What Halliburton Earnings Reveal About Oilfield Services Sector

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Halliburton Co. (NYSE: HAL) reported fourth-quarter and full-year 2017 results before markets opened Monday. For the quarter, the oil and gas services company posted adjusted diluted earnings per share (EPS) of $0.53 on revenues of $5.9 billion. In the same period a year ago, the company reported EPS of $0.04 on revenues of $4.02 billion. Fourth-quarter results also compare to consensus estimates for EPS of $0.46 per share and $5.63 billion in revenues.

For the full year, the company posted adjusted EPS of $1.22 on revenues of $20.62 billion in revenue, compared to a net loss of $0.02 on revenues of $15.89 billion in 2016. Analysts were looking for EPS of $1.16 and revenues of $20.31 billion.

On a GAAP basis, Halliburton reported a quarterly loss of $0.92 per share, which includes an impairment charge of $385 related to Venezuelan operations and a noncash deferred tax charge of $882 million. For the full year, the GAAP net loss totaled $0.51 per share.

North American revenues rose 7% sequentially in the third quarter. The company attributed the growth primarily to increased utilization and pricing throughout the United States land sector in the majority of the company’s product service lines, primarily pressure pumping, as well as higher drilling activity and completion tool sales in the Gulf of Mexico. Revenues rose 11% sequentially in the company’s international operations.

CEO and President Jeff Miller said:

2017 was a dynamic year for the oil and gas sector that marked another step on the road to recovery for our industry. I am pleased with the way our team executed on our value proposition, maintained strong service quality, and generated superior results and industry leading returns. … I am optimistic about what I see in 2018. Commodity prices support increasing activity in North America and I am encouraged by the increase in tender activity and the positive discussions we are having with our international customers.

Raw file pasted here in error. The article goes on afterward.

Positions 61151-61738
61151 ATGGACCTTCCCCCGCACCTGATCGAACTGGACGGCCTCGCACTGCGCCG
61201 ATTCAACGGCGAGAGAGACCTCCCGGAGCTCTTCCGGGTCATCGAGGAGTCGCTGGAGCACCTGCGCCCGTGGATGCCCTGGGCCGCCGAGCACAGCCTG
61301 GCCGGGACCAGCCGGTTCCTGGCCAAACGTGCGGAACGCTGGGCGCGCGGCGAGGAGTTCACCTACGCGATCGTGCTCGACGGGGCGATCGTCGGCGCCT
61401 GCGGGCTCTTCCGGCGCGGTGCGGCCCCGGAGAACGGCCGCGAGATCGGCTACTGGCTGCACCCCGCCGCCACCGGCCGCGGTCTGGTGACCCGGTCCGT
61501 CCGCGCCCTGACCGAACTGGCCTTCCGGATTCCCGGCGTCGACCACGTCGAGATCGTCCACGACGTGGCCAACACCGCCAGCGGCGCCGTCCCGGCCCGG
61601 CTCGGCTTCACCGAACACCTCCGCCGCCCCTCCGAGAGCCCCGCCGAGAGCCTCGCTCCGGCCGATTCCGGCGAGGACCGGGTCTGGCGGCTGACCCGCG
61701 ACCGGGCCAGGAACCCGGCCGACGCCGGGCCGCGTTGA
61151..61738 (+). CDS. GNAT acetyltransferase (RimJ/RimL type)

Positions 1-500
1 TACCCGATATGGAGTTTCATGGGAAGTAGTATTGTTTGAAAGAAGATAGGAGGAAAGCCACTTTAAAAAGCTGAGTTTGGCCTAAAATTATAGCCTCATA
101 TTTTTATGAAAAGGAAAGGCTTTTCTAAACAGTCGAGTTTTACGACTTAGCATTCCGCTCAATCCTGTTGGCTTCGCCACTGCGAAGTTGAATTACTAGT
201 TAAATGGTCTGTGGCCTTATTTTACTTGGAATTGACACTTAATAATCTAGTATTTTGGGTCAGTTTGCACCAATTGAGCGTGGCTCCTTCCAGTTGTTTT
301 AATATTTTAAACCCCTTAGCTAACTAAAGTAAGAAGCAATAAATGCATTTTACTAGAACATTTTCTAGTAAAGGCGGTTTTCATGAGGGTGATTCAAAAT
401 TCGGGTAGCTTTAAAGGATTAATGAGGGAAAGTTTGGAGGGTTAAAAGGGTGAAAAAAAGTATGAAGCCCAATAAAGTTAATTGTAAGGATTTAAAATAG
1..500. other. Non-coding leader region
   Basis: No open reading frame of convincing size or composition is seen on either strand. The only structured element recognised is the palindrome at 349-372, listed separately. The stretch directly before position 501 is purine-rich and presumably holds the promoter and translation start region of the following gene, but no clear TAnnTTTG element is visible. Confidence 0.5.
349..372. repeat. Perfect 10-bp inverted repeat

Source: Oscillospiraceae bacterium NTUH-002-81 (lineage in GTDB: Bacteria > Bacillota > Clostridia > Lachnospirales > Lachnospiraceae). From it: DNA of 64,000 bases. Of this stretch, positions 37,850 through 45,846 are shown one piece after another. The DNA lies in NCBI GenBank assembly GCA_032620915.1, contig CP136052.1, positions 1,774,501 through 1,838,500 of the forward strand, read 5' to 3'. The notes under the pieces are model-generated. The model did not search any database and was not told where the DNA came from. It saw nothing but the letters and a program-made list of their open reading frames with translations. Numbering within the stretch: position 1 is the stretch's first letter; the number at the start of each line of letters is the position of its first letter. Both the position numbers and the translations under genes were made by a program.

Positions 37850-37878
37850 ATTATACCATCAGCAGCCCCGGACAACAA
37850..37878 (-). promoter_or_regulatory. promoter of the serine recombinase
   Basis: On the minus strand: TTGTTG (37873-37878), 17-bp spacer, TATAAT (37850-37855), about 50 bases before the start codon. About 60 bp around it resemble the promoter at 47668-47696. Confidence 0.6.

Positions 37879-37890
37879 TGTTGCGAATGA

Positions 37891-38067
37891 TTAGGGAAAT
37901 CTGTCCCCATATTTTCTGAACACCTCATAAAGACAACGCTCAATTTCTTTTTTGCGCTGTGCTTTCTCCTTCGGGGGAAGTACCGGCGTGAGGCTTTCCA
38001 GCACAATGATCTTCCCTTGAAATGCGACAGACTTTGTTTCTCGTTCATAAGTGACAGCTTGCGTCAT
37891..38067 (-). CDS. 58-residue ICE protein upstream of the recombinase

The company did not provide guidance in its earnings release, but first-quarter 2017 consensus estimates call for EPS of $0.46 on revenues of $5.6 billion. For the full 2018 fiscal year, EPS is forecast at $2.23 on revenues of $23.56 billion.

As of the end of December, the U.S. Energy Information Administration (EIA) reported a total of 7,493 drilled but uncompleted wells in the major U.S. shale regions, 156 more than at the end of November. While prices for U.S. crude remain nearer to $65 than $60, services firms like Halliburton are set up to provide more well completions, pressure pumping services and even increased drilling.

Halliburton’s stock closed at $53.01 on Friday, up about 1.2% for the day. Shares traded up about 2.6% in Monday’s premarket session at $54.40. The stock’s 52-week range is $38.18 to $58.78. The consensus 12-month price target was $55.19 before this morning’s report.